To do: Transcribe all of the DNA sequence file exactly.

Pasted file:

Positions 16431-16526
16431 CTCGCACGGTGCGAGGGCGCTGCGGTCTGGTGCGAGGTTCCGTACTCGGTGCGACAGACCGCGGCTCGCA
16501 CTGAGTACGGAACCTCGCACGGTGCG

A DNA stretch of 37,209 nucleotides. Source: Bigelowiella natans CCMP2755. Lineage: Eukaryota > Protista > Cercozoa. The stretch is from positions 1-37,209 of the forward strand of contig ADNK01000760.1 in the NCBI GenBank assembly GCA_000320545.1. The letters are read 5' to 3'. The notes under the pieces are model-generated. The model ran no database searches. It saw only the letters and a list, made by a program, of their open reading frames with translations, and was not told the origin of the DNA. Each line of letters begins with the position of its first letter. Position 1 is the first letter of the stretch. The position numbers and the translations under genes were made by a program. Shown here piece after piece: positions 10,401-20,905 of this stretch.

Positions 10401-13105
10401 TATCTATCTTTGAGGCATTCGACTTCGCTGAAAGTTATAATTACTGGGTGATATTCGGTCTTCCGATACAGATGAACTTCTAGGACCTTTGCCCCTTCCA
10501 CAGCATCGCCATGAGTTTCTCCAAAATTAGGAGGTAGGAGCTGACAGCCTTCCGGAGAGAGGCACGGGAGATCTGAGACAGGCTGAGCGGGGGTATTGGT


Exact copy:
Positions 16431-16526
16431 CTCGCACGGTGCGAGGGCGCTGCGGTCTGGTGCGAGGTTCCGTACTCGGTGCGACAGACCGCGGCTCGCA
16501 CTGAGTACGGAACCTCGCACGGTGCG

A DNA stretch of 37,209 nucleotides. Source: Bigelowiella natans CCMP2755. Lineage: Eukaryota > Protista > Cercozoa. The stretch is from positions 1-37,209 of the forward strand of contig ADNK01000760.1 in the NCBI GenBank assembly GCA_000320545.1. The letters are read 5' to 3'. The notes under the pieces are model-generated. The model ran no database searches. It saw only the letters and a list, made by a program, of their open reading frames with translations, and was not told the origin of the DNA. Each line of letters begins with the position of its first letter. Position 1 is the first letter of the stretch. The position numbers and the translations under genes were made by a program. Shown here piece after piece: positions 10,401-20,905 of this stretch.

Positions 10401-13105
10401 TATCTATCTTTGAGGCATTCGACTTCGCTGAAAGTTATAATTACTGGGTGATATTCGGTCTTCCGATACAGATGAACTTCTAGGACCTTTGCCCCTTCCA
10501 CAGCATCGCCATGAGTTTCTCCAAAATTAGGAGGTAGGAGCTGACAGCCTTCCGGAGAGAGGCACGGGAGATCTGAGACAGGCTGAGCGGGGGTATTGGT